What parents need to know
Parents Need to Know
Parents need to know that this beautiful series from the makers of Planet Earth and Life chronicles the struggles and triumphs of the planet’s most adaptable inhabitants: humans. From the majestic jungles of South America to the barren Sahara Desert, this show introduces viewers to an array of indigenous people and their lifestyles, so there’s plenty of opportunity for learning. Very young children and sensitive kids might be bothered by the graphic scenes of animals being killed by predators and by humans, so be sure to gauge your kids’ readiness for this issue. What’s more, there is plenty of nudity (male genitalia, buttocks, and female breasts) related to some subjects’ customs. But if your kids can handle these aspects of this stunning series, then it’s a great choice for the whole family.
What's the story?
From the makers of Planet Earth and Life comes another sweeping documentary about nature and its inhabitants. Narrated by John Hurt, HUMAN PLANET turns the cameras on Earth’s diverse human population, chronicling mankind’s impressive ability to adapt to any surroundings and to overcome the daunting obstacles of the natural world. The show visits some of the most remote locations in the world to witness how the indigenous people use ingenuity and minimal resources to survive harsh elements, deadly native species, and limited options for food.
Is it any good?
Human Planet takes viewers around the world in six hours, bypassing the traditional tourism hotspots in favor of remote locales like the Altai Mountains of Mongolia, Inuit territory in Northeast Canada, and West Papua. It’s a fascinating journey that will change the way you look at the world, inspire a new awe for the human spirit, and redefine how you interpret "civilization."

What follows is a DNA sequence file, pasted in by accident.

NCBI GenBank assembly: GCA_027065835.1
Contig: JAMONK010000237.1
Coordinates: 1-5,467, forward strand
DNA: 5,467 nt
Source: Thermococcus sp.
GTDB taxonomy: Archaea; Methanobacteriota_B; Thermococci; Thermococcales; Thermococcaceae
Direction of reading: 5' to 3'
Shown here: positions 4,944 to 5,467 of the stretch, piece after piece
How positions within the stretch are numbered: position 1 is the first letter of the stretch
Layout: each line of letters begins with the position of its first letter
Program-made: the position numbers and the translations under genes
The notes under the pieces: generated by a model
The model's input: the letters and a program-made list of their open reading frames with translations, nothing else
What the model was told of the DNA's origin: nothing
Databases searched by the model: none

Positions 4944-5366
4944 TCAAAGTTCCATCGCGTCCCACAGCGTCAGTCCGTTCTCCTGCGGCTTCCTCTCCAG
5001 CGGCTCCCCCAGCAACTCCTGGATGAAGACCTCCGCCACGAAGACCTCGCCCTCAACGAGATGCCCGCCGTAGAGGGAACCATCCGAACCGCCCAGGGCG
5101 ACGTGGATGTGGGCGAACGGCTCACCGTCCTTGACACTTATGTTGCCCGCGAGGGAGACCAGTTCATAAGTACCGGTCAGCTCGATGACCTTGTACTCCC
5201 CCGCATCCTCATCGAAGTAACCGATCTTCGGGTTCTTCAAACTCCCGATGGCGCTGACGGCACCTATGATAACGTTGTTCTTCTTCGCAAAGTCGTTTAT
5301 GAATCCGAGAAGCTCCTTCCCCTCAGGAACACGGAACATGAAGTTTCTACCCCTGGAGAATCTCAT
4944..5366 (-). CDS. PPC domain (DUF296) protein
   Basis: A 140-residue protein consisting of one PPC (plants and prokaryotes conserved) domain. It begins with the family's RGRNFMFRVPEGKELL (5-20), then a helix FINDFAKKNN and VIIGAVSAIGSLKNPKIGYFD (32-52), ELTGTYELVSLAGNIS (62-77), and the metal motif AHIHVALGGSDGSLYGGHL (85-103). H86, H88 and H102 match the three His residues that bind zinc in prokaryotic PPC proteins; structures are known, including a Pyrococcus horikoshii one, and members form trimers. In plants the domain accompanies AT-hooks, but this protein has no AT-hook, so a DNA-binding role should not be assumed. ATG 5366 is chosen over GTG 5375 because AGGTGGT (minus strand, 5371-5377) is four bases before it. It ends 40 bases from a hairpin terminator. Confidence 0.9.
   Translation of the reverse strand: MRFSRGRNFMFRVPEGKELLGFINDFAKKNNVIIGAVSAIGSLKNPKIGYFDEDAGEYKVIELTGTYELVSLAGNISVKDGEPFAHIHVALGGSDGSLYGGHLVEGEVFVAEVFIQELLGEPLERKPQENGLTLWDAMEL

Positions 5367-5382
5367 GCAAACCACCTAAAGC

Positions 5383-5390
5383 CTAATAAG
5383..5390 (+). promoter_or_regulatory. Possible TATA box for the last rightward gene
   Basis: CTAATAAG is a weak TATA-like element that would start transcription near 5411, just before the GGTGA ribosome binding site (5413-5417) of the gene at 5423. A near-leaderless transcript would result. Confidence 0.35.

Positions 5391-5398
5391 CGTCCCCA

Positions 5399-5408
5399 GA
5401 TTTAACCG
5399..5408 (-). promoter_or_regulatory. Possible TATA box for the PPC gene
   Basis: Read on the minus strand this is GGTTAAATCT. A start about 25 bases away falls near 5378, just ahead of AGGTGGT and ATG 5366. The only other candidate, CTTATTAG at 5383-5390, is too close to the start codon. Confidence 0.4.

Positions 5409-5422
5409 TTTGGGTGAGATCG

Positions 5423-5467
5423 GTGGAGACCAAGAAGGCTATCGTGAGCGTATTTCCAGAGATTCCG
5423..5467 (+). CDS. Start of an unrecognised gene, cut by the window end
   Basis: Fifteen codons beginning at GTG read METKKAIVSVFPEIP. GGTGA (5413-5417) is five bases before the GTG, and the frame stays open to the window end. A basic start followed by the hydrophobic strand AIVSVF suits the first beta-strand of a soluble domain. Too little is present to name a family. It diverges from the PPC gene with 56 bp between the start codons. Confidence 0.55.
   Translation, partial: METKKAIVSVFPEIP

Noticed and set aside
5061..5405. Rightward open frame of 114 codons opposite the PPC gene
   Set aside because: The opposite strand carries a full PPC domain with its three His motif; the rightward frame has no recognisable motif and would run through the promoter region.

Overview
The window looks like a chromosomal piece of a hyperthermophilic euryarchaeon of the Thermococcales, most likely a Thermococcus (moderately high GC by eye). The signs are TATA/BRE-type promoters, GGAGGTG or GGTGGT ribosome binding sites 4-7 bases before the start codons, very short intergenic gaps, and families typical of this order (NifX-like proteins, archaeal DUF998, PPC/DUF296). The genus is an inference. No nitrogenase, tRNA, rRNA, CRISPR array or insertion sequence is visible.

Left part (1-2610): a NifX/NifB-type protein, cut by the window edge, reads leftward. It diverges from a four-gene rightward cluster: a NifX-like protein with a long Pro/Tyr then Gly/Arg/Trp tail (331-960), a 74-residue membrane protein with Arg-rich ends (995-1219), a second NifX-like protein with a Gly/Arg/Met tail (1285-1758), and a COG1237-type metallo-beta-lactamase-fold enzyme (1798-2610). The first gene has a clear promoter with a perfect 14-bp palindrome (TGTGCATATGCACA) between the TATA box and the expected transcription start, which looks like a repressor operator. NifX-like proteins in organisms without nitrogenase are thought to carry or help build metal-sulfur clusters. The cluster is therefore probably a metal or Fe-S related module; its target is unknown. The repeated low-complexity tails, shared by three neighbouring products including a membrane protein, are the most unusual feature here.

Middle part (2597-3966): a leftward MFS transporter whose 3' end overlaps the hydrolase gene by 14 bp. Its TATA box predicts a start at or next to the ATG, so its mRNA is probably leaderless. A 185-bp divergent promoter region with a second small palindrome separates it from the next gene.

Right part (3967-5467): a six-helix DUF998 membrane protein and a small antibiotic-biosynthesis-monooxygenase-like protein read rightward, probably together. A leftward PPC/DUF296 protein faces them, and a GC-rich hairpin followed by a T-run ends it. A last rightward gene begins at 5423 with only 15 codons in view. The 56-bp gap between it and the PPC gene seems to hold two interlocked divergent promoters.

With six hour-long episodes packed with geography and anthropology lessons and plenty of lead-ins to discussions about global warming and conservationism, it’s a sure bet that this series caters to families looking for something worthwhile to tune into. But if your kids are sensitive to issues like animal violence, be sure to preview the show before you watch it with them, as many scenes show in graphic detail animals being killed (by predators and by humans) and dismembered. The same holds true for viewers’ sensitivity to nudity, since some subjects’ customs mean that at times whole segments center on groups of people who go about their business wearing next to nothing.
Families can talk about...
Families can talk about the environment. Did watching this show change the way you feel about the environment and conservationism? How would deforestation or global warming affect these people differently from you? What responsibilities do we have as inhabitants of the planet to protect it? How does the media serve as a learning tool?
Kids: How does this show make you look differently at cultural diversity? What challenges do these people face that you’ll never have to? What challenges do you have that they know nothing about? What common ground might you have?
If you could travel anywhere, where would you go? What would you like to see there? What local delicacies would you eat and drink? How would you relate to the people? What might you learn from experiencing another culture?